Kamiakin led a band of warriors into the first engagement of the war and on October 4 and 5, 1855, he defeated a force of 84 soldiers led by Major Haller near Simcoe Valley. Kamiakin was also instrumental in the final battle of the war. On September 5, 1858, Colonel George Wright, with a force of 700 soldiers, defeated Kamiakin and his warriors at the Battle of Four Lakes.[4] Kamiakin was wounded in the battle when he was struck by a pine tree felled by cannon fire.

Colestah is reported to have saved her husband from capture by the U.S. soldiers. In the end, Kamiakin was the only leader who refused to surrender, escaping to Kootenai, British Columbia. From there he went to Montana, where he lived with the Flathead tribe.[2]

Final years

In 1860, Kamiakin returned to his home on the Palouse River. Following the death of Colestah in 1864, he moved to his father's homeland near Rock Lake (Washington) in Washington. Ranchers led by William Henderson repeatedly tried to drive Kamiakin from his ancestral lands, but Robert Milroy, superintendent of Indian Affairs, intervened. He followed through on his vow to allow Kamiakin to live out his days there. On at least two occasions, Kamiakin was offered food and clothing by local Indian agents, charity which he steadfastly refused.[2]

The day before he died (sometime in 1877), Kamiakin was baptized a Catholic and given the name "Matthew."[5] On the year anniversary of his death, according to his people's customs, his son (Tesh Palouse Ka-mi-akin) opened his father's grave and wrapped his remains in a new blanket. Several years later, when Kamiakin's body was exhumed in order to be reburied elsewhere, it was discovered that "the head and shoulders had been cut off and removed",[6] probably for "public exhibition" as a curiosity." [7] Historian Clifford Trafzer states that friends of Kamiakin were upset and retrieved these relics.[2] In any case, what was left of his remains were interred at Nespelem, Washington, a village he had founded.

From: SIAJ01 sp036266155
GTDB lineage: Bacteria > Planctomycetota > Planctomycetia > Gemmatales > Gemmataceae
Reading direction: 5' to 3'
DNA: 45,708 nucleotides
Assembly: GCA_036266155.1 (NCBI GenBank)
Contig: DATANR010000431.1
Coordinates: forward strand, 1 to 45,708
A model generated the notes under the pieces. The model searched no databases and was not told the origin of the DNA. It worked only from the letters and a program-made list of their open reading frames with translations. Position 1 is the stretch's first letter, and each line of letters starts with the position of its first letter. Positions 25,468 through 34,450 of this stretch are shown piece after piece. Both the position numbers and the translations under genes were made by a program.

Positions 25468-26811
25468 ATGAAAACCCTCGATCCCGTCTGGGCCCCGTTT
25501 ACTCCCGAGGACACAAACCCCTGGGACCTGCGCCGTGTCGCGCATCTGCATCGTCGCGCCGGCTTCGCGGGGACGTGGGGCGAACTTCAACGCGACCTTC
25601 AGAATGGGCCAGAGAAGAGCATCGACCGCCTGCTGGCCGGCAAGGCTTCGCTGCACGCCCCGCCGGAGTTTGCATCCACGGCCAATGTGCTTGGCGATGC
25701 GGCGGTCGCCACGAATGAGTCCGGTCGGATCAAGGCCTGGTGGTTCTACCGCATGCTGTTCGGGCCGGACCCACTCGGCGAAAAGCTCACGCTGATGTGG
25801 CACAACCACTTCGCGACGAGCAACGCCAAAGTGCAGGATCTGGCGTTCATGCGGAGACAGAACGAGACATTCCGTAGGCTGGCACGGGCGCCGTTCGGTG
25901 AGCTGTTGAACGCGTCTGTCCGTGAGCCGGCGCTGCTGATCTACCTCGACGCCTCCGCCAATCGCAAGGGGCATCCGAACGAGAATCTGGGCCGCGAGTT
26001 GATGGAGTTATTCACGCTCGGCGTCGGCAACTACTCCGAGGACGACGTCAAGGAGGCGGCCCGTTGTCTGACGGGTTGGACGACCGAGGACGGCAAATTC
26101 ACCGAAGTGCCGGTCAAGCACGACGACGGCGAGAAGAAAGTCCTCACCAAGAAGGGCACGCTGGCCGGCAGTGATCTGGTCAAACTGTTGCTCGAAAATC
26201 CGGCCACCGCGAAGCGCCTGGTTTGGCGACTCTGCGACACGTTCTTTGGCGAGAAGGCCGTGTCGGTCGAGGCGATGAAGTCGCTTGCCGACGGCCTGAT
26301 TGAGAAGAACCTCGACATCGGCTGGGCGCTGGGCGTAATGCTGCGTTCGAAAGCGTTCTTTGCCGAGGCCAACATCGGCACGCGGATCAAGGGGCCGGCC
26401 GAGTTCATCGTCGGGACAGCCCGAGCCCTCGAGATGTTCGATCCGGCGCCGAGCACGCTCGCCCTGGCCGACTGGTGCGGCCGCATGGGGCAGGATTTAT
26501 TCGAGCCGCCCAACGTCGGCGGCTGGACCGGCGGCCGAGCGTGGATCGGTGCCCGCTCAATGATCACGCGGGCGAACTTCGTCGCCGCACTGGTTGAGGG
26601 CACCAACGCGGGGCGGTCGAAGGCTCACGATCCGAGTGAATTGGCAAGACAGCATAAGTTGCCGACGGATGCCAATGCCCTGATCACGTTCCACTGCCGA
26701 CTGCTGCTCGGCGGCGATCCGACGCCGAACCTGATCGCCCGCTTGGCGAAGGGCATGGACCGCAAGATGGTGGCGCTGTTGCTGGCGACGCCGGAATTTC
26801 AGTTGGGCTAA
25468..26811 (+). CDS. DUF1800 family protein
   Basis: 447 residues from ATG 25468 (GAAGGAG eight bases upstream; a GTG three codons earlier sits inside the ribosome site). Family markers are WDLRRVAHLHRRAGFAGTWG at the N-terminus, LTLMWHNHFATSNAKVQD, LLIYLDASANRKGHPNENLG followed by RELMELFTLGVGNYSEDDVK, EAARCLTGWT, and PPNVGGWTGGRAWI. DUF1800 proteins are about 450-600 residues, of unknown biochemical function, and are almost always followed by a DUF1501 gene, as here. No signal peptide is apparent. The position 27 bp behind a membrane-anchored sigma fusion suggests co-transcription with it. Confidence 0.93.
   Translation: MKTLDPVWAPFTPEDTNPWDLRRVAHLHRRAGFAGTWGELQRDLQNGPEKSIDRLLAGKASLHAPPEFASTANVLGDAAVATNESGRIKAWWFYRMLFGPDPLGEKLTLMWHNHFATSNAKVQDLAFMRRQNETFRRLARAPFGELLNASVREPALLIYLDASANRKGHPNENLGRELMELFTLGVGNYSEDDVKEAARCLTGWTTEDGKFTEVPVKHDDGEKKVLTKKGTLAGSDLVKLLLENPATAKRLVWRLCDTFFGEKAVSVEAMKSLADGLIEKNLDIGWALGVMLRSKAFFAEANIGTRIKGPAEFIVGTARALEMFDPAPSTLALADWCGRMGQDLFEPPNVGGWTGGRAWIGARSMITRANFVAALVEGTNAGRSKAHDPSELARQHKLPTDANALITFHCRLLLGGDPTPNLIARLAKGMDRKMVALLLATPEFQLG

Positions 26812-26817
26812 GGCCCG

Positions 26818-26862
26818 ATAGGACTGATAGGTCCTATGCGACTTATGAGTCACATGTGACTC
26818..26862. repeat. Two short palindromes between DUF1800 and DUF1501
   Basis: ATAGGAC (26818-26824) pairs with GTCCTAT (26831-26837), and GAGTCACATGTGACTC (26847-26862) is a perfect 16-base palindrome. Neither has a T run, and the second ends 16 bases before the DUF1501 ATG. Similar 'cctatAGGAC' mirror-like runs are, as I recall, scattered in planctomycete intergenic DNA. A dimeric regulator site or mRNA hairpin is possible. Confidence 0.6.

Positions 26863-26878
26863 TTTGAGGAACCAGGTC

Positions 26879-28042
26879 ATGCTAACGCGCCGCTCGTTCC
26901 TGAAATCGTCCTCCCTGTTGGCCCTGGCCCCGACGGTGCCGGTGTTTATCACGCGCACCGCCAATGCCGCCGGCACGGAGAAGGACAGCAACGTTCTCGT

Places named after Kamiakin

There are at least four schools in Washington state named for Kamiakin:

In addition, Kamiak Butte and Kamiakin's Gardens are named for him. The latter is listed on the National Register of Historic Places.

Kamiakin Trl - Street name on Fairchild AFB

See also


  1. ^ Alvin M. Josephy, The Nez Perce and the Opening of the Northwest (Lincoln: University of Nebraska Press, 1971) p. 287
  2. ^ a b c d Trafzer, p. 313
  3. ^ Kamiakin, Head Chief of the Yakamas (Treaty Trail)
  4. ^ Mooney, p. 648
  5. ^ Ruby, p. 366
  6. ^ Splawn, p. 121
  7. ^ Dockstader, p. 133


External links

  • Works by or about Chief Kamiakin at Internet Archive
  • Chief Kamiakin (ca. 1800-1877) at HistoryLink
  • Kamiakin: Head Chief of the Yakamas
  • Kamiakin and the Yakima Indian War of 1855
  • Thomson, Duane (1990). "Pandosy, Charles". In Halpenny, Francess G (ed.). Dictionary of Canadian Biography. XII (1891–1900) (online ed.). University of Toronto Press.; on his interactions with Chief Kamiakin
  • Gold in the Northwest -- A Snapshot History
This page was last edited on 27 August 2020, at 21:33
Basis of this page is in Wikipedia. Text is available under the CC BY-SA 3.0 Unported License. Non-text media are available under their specified licenses. Wikipedia® is a registered trademark of the Wikimedia Foundation, Inc. WIKI 2 is an independent company and has no affiliation with Wikimedia Foundation.